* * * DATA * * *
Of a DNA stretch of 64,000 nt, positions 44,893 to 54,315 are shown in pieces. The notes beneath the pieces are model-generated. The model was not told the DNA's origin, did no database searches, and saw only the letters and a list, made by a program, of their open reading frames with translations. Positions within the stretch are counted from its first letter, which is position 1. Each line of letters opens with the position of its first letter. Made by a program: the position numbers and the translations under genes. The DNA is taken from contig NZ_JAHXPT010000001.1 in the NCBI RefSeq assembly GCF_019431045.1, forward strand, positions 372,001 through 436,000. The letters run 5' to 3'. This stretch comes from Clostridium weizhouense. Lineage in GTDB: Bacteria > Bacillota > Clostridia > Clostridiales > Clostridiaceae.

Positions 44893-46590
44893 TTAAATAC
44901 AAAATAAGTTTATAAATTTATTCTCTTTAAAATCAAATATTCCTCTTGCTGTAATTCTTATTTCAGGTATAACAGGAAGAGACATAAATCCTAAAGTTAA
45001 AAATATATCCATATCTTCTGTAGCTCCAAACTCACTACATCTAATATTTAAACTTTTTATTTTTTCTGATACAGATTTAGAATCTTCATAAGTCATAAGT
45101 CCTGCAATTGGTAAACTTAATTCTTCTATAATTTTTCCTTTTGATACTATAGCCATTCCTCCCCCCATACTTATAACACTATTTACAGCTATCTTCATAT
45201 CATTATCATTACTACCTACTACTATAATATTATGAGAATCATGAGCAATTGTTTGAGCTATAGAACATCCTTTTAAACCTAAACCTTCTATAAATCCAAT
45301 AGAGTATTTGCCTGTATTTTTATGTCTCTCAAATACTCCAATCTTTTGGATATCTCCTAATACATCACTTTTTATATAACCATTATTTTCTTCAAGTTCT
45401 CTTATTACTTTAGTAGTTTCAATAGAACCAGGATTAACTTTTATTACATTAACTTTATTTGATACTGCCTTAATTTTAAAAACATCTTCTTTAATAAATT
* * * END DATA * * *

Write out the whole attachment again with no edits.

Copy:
Of a DNA stretch of 64,000 nt, positions 44,893 to 54,315 are shown in pieces. The notes beneath the pieces are model-generated. The model was not told the DNA's origin, did no database searches, and saw only the letters and a list, made by a program, of their open reading frames with translations. Positions within the stretch are counted from its first letter, which is position 1. Each line of letters opens with the position of its first letter. Made by a program: the position numbers and the translations under genes. The DNA is taken from contig NZ_JAHXPT010000001.1 in the NCBI RefSeq assembly GCF_019431045.1, forward strand, positions 372,001 through 436,000. The letters run 5' to 3'. This stretch comes from Clostridium weizhouense. Lineage in GTDB: Bacteria > Bacillota > Clostridia > Clostridiales > Clostridiaceae.

Positions 44893-46590
44893 TTAAATAC
44901 AAAATAAGTTTATAAATTTATTCTCTTTAAAATCAAATATTCCTCTTGCTGTAATTCTTATTTCAGGTATAACAGGAAGAGACATAAATCCTAAAGTTAA
45001 AAATATATCCATATCTTCTGTAGCTCCAAACTCACTACATCTAATATTTAAACTTTTTATTTTTTCTGATACAGATTTAGAATCTTCATAAGTCATAAGT
45101 CCTGCAATTGGTAAACTTAATTCTTCTATAATTTTTCCTTTTGATACTATAGCCATTCCTCCCCCCATACTTATAACACTATTTACAGCTATCTTCATAT
45201 CATTATCATTACTACCTACTACTATAATATTATGAGAATCATGAGCAATTGTTTGAGCTATAGAACATCCTTTTAAACCTAAACCTTCTATAAATCCAAT
45301 AGAGTATTTGCCTGTATTTTTATGTCTCTCAAATACTCCAATCTTTTGGATATCTCCTAATACATCACTTTTTATATAACCATTATTTTCTTCAAGTTCT
45401 CTTATTACTTTAGTAGTTTCAATAGAACCAGGATTAACTTTTATTACATTAACTTTATTTGATACTGCCTTAATTTTAAAAACATCTTCTTTAATAAATT